For more information

What are common tests used during pregnancy?

  • Beginning with your first prenatal visit to your doctor, you may be asked to undergo various tests to monitor your health and the health of your developing baby.
  • Some of these tests are capable of detecting genetic or developmental problems in the fetus.
  • The following are some of the tests that are commonly performed during pregnancy.
  • The Triple Screen Test (or Triple Marker) is a blood test capable of determining whether or not your baby may be at risk for birth defects, such as Spina Bifida, or chromosomal abnormalities, such as Down Syndrome (a common form of mental retardation).
  • The Nuchal Translucency Screening Test, also known as the nuchal fold scan, uses ultrasound to measure the translucency, or clear space, at the back of the developing fetus's neck.
  • In Amniocentesis, a sample of the amniotic fluid that surrounds the fetus while it develops inside its mother is collected and analyzed so as to learn about the baby's genetic development or to check for infection.
  • Chorionic Villus Sampling (CVS) is another technique for testing the fetus' genetic development. CVS involves the removal of placental tissue and is generally recommended for the same reasons as Amniocentesis, and carries many of the same risks of associated miscarriage. It can be performed earlier than the Amniocentesis (between 10 and 12 weeks of gestation), and it offers better than 99% accuracy in detecting many genetic disorders and chromosomal abnormalities.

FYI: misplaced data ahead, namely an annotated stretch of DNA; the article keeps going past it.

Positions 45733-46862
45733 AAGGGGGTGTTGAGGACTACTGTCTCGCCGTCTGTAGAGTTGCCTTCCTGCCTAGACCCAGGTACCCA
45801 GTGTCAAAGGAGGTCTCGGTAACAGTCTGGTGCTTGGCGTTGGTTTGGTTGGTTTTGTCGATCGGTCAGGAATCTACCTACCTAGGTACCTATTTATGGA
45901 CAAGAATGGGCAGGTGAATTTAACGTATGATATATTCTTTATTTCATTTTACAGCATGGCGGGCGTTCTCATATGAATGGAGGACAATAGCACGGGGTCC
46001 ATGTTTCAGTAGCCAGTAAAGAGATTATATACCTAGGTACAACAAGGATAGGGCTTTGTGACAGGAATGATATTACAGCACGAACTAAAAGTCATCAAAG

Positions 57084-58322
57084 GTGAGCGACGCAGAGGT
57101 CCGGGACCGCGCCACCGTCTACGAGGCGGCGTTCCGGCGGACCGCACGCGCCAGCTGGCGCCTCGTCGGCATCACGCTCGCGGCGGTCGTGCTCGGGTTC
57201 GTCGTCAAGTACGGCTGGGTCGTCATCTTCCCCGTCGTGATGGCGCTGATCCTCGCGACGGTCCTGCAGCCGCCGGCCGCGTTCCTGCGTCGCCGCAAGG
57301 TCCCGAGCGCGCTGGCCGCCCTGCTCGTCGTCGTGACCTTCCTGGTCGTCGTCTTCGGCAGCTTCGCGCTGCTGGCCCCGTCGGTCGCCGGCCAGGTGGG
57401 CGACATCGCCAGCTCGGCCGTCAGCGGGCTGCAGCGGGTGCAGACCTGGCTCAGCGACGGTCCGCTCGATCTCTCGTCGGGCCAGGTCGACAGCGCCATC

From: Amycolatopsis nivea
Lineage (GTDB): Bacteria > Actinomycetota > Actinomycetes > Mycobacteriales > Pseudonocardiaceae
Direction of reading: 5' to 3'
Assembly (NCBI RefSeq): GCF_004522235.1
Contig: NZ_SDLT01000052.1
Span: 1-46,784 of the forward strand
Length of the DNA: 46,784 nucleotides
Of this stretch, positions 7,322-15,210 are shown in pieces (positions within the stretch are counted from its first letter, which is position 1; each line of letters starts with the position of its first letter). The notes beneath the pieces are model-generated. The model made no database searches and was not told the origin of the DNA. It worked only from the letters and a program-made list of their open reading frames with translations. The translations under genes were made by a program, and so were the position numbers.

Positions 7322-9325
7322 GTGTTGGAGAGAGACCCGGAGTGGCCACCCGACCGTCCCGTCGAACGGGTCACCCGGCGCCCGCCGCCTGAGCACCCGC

• You should consider your age, your previous medical history, and the medical history of your family when deciding whether or not to go forward with genetic testing during your pregnancy.
  • Additionally, it is important to consider what positive results (indicating problems) would mean for you and your family.
  • Discuss the options and risks associated with each of these tests with your doctor to decide which might be important for you.

For more information

What are the stages of pregnancy?

  • Pregnancy lasts about nine calendar months (about 40 weeks total). It is typically broken down into three "trimesters" or stages of fetal development.
  • The first trimester of pregnancy lasts from conception until 12 weeks gestation (pregnancy length) and during the first trimester, the growing baby is developing at an amazing rate.
  • The Second Trimester lasts from weeks 13-27, and for many women, this is the most comfortable trimester, and a good time to prepare yourself and your home for the arrival of the new baby.
  • The final stage of pregnancy, weeks 28 through 40, is often marked by excited expectation of the baby's arrival.

For more information

How can I plan for labor and what pain management options can I use?

  • Labor is the process through which a pregnancy ends and a baby is born.
  • It is a good idea that you establish a plan for labor and delivery well in advance of your due date.
  • The first decision you need to make when thinking about the birth of your baby is where you would feel most comfortable delivering.
  • You'll also need to start thinking about who you want to be present throughout your labor and the delivery of your baby.
  • Another choice you will need to make in preparation for labor is whether or not you want to use pain medication.